Al Kherdaji
Dr Sadir Al Kherdaji, Managing Director, Al Kherdaji International Legal Consultants Image Credit: Supplied

The Dutch start-up visa is an excellent approach for entrepreneurs to reside in one of the most beautiful European countries, the Netherlands.

This one-year-long residency permit gives ambitious foreigners the opportunity to start their business in the Dutch market under certain conditions and requirements.

To apply for the start-up visa, you must meet the general residence permit conditions such as a valid passport, not posing a threat to public order or national security, and you must clear a tuberculosis test. You also need to meet a set of specific start-up conditions like having an agreement to work together with a recognised facilitator (an experienced business mentor organisation), having an innovative product or service, a solid business plan, registering the applicant’s new business with the Dutch Chamber of Commerce and finally, showing a proof of sufficient financial resources to live in the Netherlands for the minimum period of one year.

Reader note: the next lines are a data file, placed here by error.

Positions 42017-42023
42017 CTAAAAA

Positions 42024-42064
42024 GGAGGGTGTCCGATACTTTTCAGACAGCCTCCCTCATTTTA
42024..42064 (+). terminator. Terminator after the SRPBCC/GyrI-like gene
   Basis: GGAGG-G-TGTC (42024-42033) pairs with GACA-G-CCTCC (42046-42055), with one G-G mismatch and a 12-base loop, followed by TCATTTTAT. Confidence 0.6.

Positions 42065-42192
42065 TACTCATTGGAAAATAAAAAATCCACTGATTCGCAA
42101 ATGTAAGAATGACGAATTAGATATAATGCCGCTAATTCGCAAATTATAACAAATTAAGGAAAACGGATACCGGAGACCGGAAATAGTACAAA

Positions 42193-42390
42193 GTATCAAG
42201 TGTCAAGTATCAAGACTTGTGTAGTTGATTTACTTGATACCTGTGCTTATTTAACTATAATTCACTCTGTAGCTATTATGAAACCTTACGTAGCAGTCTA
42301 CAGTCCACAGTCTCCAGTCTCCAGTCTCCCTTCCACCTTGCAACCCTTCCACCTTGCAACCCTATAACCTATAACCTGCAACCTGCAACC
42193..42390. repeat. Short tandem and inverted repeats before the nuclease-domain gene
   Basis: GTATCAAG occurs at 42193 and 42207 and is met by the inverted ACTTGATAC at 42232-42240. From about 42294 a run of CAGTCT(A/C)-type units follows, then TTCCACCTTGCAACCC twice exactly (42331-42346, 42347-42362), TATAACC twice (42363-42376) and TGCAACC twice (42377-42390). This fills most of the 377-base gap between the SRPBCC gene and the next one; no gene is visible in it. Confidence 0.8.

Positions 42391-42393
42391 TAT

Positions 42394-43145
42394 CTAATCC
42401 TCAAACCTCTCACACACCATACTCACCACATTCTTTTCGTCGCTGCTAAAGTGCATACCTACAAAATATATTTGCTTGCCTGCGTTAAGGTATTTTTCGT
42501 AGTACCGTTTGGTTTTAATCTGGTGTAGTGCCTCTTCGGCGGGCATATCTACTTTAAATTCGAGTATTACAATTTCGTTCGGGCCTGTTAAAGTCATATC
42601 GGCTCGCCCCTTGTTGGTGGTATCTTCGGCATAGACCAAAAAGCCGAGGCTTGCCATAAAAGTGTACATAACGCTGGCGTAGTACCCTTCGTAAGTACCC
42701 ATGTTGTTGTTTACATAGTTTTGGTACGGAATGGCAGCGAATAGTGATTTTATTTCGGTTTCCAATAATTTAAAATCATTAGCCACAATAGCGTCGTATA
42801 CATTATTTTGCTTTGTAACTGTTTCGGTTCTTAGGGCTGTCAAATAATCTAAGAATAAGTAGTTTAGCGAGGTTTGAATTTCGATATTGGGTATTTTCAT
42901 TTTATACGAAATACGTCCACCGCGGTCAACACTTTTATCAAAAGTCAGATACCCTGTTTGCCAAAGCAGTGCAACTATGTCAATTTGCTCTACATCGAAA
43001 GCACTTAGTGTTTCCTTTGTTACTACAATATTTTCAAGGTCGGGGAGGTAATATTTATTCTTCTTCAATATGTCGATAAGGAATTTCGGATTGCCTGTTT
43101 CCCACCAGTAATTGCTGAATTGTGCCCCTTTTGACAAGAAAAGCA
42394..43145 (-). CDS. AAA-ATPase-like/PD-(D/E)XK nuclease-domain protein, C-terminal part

Furthermore, start-up companies providing services to the Netherlands with new technology and innovative working methodologies can sponsor non-EU foreign national employees under the new residence permit.

The foreign nationals, however, must have a local employment contract and be paid by the local company, meet the mandatory salary requirements, and also receive one per cent of stocks or shares of the company. The permit will be valid for an initial three years.

The estimated time of processing the start-up application is 7 weeks. Regarding the estimated entry cost, the applicant will have to pay up initial governmental fees such as fees of the first application, change in purpose of stay and extension of residency permit, ranging between €320 to 380 each. And as per the above-mentioned requirement, the applicant will have to prove that he/she possesses the sufficient funds to live in the Netherlands for the duration of the programme, which is the minimum amount of €13,000.